Univ. of Illinois researchers have developed a way to heal gaps in wires too small for even the world's tiniest soldering iron. Junctions between nanotubes have high resistance, slowing down the current and creating hotspots. The researchers use these hot spots to trigger a local chemical reaction that deposits metal that nanosolders the junctions.
Chemical engineers at Rice Univ. have found a new catalyst that can rapidly break down nitrites, a common and harmful contaminant in drinking water that often results from overuse of agricultural fertilizers. Nitrites and their more abundant cousins, nitrates, are inorganic compounds that are often found in both groundwater and surface water. The compounds are a health hazard.
A $500 “nanocamera” that can operate at the speed of light has been developed by researchers in the Massachusetts Institute of Technology Media Lab. The 3-D camera could be used in medical imaging and collision-avoidance detectors for cars, and to improve the accuracy of motion tracking and gesture-recognition devices used in interactive gaming.
A government study offers a new theory on why the whooping cough vaccine doesn't seem to be working as well as expected. The research suggests that while the vaccine may keep people from getting sick, it doesn't prevent them from spreading whooping cough—also known as pertussis—to others.
Scientists in Israel have taken a quantum leap toward understanding the phenomenon known as superconductivity: They have created the world’s smallest SQUID, a device used to measure magnetic fields, which has broken the world record for sensitivity and resolution.
In April, a bright flash of light burst from near the constellation Leo. Originating billions of light years away, this explosion of light, called a gamma ray burst, has now been confirmed as the brightest gamma ray burst ever observed. Astronomers around the world were able to view the blast in unprecedented detail and observe several aspects of the event. The data could lead to a rewrite of standard theories on how gamma ray bursts work.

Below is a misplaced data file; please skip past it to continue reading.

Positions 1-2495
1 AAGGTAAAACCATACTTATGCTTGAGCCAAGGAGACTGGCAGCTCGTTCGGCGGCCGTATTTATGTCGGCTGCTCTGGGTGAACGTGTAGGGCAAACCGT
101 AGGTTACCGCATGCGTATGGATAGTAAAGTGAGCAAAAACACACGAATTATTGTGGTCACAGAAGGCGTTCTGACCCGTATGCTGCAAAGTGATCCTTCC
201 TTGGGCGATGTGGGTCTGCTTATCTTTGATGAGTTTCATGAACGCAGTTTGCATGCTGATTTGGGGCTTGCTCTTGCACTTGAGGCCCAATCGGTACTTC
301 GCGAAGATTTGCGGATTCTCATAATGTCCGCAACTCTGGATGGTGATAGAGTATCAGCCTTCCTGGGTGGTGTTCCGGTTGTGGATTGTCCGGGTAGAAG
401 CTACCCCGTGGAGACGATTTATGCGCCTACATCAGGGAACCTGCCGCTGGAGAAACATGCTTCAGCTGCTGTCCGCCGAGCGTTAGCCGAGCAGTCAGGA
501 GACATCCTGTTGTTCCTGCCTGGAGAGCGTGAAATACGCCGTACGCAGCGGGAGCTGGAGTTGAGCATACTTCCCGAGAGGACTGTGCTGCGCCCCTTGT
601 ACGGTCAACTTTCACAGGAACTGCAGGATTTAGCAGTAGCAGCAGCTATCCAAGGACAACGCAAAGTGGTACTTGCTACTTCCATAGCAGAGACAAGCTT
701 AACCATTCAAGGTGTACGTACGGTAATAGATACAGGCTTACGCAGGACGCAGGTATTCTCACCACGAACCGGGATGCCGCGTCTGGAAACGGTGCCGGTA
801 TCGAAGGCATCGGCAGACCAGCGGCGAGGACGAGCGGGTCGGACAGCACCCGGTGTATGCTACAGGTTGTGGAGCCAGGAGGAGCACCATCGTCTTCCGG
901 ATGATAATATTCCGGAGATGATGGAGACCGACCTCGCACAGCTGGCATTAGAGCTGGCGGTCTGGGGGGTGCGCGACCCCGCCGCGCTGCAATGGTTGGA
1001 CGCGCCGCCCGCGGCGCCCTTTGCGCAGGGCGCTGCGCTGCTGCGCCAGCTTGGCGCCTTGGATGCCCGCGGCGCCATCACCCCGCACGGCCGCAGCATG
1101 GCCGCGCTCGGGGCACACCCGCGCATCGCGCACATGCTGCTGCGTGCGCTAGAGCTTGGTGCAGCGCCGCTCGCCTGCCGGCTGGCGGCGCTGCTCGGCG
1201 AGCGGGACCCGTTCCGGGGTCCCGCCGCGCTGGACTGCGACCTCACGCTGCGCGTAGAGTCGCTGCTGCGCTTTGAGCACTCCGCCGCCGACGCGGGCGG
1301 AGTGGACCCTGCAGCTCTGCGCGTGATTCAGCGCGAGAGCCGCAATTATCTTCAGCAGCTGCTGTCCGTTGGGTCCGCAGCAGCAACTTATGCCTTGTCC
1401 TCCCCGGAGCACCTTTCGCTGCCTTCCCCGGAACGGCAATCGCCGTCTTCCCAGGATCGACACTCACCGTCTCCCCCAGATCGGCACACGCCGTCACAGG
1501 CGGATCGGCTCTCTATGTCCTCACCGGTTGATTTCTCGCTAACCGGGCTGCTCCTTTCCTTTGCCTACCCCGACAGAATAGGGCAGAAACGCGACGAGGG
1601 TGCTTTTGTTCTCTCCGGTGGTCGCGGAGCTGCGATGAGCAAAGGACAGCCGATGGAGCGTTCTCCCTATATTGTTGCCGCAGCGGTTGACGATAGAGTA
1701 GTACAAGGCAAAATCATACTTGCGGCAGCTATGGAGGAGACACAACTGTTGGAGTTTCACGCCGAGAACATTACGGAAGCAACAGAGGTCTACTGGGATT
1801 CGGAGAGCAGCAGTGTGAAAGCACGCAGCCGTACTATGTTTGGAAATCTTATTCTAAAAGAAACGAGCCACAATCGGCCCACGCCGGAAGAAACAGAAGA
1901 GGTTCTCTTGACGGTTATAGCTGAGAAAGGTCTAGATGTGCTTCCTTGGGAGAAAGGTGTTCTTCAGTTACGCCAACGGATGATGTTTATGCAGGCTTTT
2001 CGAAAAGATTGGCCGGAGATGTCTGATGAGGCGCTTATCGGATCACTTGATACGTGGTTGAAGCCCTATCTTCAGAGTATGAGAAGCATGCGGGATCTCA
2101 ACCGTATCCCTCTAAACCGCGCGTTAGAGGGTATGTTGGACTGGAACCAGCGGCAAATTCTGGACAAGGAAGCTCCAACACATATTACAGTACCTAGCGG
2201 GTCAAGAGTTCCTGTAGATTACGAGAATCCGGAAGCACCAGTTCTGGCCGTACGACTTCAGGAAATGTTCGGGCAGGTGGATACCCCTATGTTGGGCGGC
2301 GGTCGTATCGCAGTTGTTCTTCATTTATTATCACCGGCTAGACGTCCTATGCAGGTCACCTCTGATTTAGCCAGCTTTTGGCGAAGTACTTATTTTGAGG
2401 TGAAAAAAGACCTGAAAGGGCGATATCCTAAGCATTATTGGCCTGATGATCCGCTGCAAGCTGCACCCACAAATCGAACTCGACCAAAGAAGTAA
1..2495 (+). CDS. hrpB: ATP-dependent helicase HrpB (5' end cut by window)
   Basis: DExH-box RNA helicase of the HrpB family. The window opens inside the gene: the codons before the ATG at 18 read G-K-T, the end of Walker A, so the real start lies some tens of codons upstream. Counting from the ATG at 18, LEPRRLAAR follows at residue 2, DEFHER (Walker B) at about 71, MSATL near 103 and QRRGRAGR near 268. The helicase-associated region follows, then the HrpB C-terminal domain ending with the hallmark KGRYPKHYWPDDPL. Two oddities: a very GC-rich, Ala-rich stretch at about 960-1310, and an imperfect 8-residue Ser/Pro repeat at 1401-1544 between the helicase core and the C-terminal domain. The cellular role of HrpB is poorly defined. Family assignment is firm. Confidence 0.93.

The Ashcroft DG25 digital pressure gauge provides a five full-digit liquid-crystal display (LCD) in ranges up to 25,000 psi. Available in accuracies of 0.5% and 0.25% FS, the design provides a minimum battery life of 2,000 hrs.
Mettler Toledo has introduced a new range of microgram weights with nominal values from 0.05 to 0.50 mg. The microgram weights allow National Measurement Institutes and customers with specialized nanotechnology applications to use the direct comparison method to verify weight values below 1 mg.
Spontaneous bursts of light from a solid block illuminate the unusual way interacting quantum particles behave when they are driven far from equilibrium. The discovery by Rice Univ. scientists of a way to trigger these flashes may lead to new telecommunications equipment and other devices that transmit signals at picosecond speeds.
Rain as acidic as undiluted lemon juice may have played a part in killing off plants and organisms around the world during the most severe mass extinction in Earth’s history. About 252 million years ago, the end of the Permian period brought about a worldwide collapse known as the Great Dying, during which a vast majority of species went extinct. The cause of such a massive extinction is a matter of scientific debate.
Most traditional synchrotron x-ray devices are gigantic and costly, available only at a few sites around the world. Using a compact but powerful laser, a research team at the Univ. of Nebraska-Lincoln has developed a new way to generate synchrotron x-rays that could greatly expand the availability of this technique for researchers.
Buried under thousands of miles of pavement in California are 27,000 traffic sensors that are supposed to help troubleshoot both daily commutes and long-term maintenance needs on some of the nation's most heavily used and congested roadways. About 9,000 of them do not work, despite their critical role in an "intelligent transportation" system designed to do things like detect the congestion that quickly builds after an accident.
According to recent Princeton Univ.-led research that simulated an emissions-free Earth, the carbon dioxide already in the atmosphere could continue to warm our planet for hundreds of years, even if emission came to a sudden halt. The study suggests that it might take a lot less carbon than previously thought to reach the global temperature scientists deem unsafe.
Scientists have charted a significant signaling network in a tiny organism that's big in the world of biofuels research. The findings about how a remarkably fast-growing organism conducts its metabolic business bolster scientists' ability to create biofuels using the hardy microbe Synechococcus, which turns sunlight into useful energy.
Researchers from North Carolina State Univ. and Duke Univ. have developed nanoscale “patches” that can be used to sensitize targeted cell receptors, making them more responsive to signals that control cell activity. The finding holds promise for promoting healing and facilitating tissue engineering research.